Good discussion. I would like to clarify that anachronistic does not have to mean "bad." Kyokushin has some anachronistic training methods but is still very effective.

    I think your definition of TMA fits.

    It does not have teh whole TMA IS BAD.

    Just the practices.

    Hell don't judo guys do forms and wear gis and bow too? WEll some of them atleast.
  4. Toj is offline
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    Featherweight

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    Posted On:
    8/09/2007 6:42am

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     Style: Goju, mixed

    --
    Hell yeah! Hell no!
    Interesting discussion...

    It makes you think about what you've learned and break it down into pieces. While there are many 'traditional' aspects in the system 'Goju' I studied under (gi, bows, forms), there are also many more modern aspects... much more (FC sparring, sometimes with gear, sometimes without, incorporating of various ranges, from throws, locks, holds, grappling, etc.., and as much aliveness as possible).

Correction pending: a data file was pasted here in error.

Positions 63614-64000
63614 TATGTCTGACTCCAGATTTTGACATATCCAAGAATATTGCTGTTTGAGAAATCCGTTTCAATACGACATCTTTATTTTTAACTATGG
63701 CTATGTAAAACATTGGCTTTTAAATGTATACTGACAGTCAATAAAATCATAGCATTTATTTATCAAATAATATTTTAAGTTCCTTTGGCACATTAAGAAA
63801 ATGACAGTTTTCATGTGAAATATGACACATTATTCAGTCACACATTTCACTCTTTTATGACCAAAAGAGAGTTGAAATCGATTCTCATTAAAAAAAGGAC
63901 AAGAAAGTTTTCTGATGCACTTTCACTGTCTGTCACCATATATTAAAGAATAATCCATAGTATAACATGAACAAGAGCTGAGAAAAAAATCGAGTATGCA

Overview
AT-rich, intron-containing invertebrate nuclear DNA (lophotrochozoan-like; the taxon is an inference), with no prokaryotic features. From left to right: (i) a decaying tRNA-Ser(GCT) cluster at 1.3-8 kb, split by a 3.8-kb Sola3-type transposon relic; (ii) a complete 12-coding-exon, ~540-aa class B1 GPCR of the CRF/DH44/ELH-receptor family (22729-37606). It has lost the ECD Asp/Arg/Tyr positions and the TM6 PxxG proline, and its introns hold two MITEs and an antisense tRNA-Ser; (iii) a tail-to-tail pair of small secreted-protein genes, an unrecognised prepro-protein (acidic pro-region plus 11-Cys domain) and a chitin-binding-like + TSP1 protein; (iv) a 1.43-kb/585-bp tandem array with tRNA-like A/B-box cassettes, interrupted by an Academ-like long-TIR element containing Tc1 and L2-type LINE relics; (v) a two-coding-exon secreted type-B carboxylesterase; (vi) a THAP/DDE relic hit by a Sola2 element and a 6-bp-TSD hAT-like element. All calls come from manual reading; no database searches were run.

Basically a foundation of 'tradition' (for whatever reason) with the *real* focus being a complete system or method of fighting.

    Earlier someone hit it on the head... much of that traditional stuff, from gi's, belts, bowing, etc, has to do with marketing. It's not always marketing for more money (although many times it is), but marketing in general.

    Also, I've learned that the kids like the traditional stuff, but of course they like the fun and games too.
  5. Cullion is offline
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    Everybody was Kung Fu fighting

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    Posted On:
    8/09/2007 6:58am